Michael O’Leary, Grant Aleksander, Cynthia Watros and Tina Sloan of ‘Guiding Light’ take the stage in ‘Breathing Under Dirt,’ on the UMES campus August 13-14
When one wants to see star power on stage, they usually make a pilgrimage to either New York, Philadelphia or Baltimore, but on Aug. 13 and 14, something unusual is going to happen. That’s when four alumni of the longest-running drama in American television history, Guiding Light, make a stop for two nights on the Eastern Shore to perform in the world premiere of Breathing Under Dirt, at the Ella Fitzgerald Performing Arts Center on the campus of UMES in Princess Anne.
Brought to Delmarva by the Lower Shore Performing Arts Company, Breathing Under Dirt was written by none other than GL’s Michael O’Leary, who portrayed the mercurial Dr. Rick Bauer for 281 episodes between 1983 and the series’ finale in 2009. Though Bauer is a veteran actor, he is a relative rookie as a playwright, though that didn’t stop Breathing Under Dirt, his first full-length play, from winning the Manhattan Repertory Theatre competition in March. Bauer, who appears as Chuckie in the play, will be joined onstage by GL costar and Baltimore native Grant Aleksander (Phillip Spaulding) -— who is also directing the production — as well as Tina Sloan (Lillian Raines), who appeared alongside Academy Award winners Ben Affleck and Sydney Pollack in Changing Lanes (2002) and Academy Award winner Natalie Portman in 2011’s Best Picture Oscar nominee Black Swan.Also joining the cast is Emmy Award winner Cynthia Watros (GL’s Annie Dutton), whose career has included turns on such primetime hits as The Drew Carey Show, House and, perhaps most notably, as Libby Smith on one of the most popular drama series of all time, Lost, which garnered her a SAG Award in 2006. Watros will be portraying the play’s principal character, Patience.
The cast is rounded out by local actor Robert Forester of Hebron, who teaches second grade at Beaver Run Elementary School in Salisbury. A veteran of more than 100 productions and TV commercials, Forester is a graduate of Salisbury University who teaches acting classes at the Purnell Music Studio in Salisbury.
He has been cast in the role of Daddy.
In addition to sharing some industry anecdotes, O’Leary, Sloan, Watros and Forester recently sat down with Coastal Style to take readers backstage about what they can expect from this unprecedented Lower Eastern Shore theatrical event.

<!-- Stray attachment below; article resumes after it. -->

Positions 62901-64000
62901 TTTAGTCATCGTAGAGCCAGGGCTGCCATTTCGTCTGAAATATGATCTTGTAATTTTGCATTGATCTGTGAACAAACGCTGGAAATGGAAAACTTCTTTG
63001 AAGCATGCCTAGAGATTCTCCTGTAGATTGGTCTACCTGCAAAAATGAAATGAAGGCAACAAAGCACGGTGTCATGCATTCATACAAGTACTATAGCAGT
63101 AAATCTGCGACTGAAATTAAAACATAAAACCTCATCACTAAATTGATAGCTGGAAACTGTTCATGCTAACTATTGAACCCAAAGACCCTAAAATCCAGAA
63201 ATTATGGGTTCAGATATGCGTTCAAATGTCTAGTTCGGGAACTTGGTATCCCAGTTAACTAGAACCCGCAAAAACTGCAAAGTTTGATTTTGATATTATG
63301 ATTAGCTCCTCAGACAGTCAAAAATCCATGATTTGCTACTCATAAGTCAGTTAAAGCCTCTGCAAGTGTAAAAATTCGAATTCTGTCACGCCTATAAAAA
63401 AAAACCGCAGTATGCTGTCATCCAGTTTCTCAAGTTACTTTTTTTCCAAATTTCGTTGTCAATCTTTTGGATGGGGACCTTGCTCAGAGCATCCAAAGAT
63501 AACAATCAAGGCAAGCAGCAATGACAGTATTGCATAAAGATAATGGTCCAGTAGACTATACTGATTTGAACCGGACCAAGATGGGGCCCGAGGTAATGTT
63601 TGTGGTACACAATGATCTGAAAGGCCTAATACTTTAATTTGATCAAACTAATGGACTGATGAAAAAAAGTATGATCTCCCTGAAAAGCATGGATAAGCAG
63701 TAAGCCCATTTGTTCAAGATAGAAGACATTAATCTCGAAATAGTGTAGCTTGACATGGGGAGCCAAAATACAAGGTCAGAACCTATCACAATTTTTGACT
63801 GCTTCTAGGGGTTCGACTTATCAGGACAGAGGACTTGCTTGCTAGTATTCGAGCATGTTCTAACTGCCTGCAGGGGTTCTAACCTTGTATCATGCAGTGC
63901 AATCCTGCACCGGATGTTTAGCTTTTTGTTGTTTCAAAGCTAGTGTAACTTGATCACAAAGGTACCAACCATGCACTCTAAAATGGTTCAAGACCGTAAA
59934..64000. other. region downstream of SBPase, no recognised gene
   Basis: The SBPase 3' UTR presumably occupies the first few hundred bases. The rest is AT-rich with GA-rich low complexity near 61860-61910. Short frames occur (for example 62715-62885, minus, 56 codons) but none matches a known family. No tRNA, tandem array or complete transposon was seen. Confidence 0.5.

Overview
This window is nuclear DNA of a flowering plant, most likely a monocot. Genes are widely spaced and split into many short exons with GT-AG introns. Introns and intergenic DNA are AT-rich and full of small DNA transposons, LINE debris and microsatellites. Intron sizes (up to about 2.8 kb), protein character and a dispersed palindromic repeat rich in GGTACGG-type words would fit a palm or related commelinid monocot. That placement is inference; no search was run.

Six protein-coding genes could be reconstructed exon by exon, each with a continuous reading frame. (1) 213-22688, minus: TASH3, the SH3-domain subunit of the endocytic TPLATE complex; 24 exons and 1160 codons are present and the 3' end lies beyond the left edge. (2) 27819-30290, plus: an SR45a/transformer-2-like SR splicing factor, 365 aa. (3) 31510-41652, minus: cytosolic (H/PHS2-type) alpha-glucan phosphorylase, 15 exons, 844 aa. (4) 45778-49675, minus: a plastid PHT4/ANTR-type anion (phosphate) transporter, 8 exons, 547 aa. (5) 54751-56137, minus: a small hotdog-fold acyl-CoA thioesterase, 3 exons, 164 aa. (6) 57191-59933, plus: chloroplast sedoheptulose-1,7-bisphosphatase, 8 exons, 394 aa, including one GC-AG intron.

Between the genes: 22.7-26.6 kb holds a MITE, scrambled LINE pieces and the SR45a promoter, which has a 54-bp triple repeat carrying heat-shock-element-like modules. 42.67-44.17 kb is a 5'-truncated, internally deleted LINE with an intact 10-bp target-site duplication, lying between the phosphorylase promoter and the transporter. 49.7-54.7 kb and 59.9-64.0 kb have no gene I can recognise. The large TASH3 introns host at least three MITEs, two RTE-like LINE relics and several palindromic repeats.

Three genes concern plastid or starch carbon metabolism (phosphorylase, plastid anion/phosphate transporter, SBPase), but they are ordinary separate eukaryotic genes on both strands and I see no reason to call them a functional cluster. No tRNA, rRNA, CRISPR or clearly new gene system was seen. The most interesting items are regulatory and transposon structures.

CSM: Please tell us a little about the play, Michael.
Michael O’Leary: Breathing Under Dirt is a drama set in 1954, in Macon, Georgia. It revolves around a mother [Sloan] and a daughter [Watros] as they struggle with some deep-seeded resentments toward each other. The plot is about trying to get to that difficult place of reconciliation and forgiveness.
CSM: Have you written many plays?
MO: No, not really. The principal character, Patience, is an adapted version of a character from a play I wrote titled Red Rain, but that work is still in the development stage.
CSM: Your new play has an unusual title. Can you share its significance with us?
MO: While the play certainly has some plot twists and surprises for the audience, what I can say safely is that dirt, in this play, represents some iteration of God, penance and a respite from everyday aspects of one’s own life.
CSM: Between the plot twists you allude to and those themes, it sounds as though you’ve written a rather serious and complicated play. That seems rather ambitious for someone who is relatively new to playwriting. Have you been developing this story for a long time?
MO: Not really – and you’re correct: While the play has its lighter moments, it’s definitely a drama, and it definitely has teeth. I guess you could say the reason I took it on is because I am not completely unfamiliar with or foreign to the circumstances and motivations of the characters; let’s just say that.
CSM: Sounds like you’d prefer not to elaborate
MO: [Laughing] You could say that, yes. What I will add, though, is that despite whatever knowledge I may have about what underlies these characters, they have been altered, evolved and brought way beyond that foundational knowledge.
CSM: Tina, you’ve had a great and varied career, going from a slew of TV commercials and daytime dramas to Oscar-caliber movies like Black Swan. With that track record, what made you want to do this play, down on the Eastern Shore of Maryland, to boot?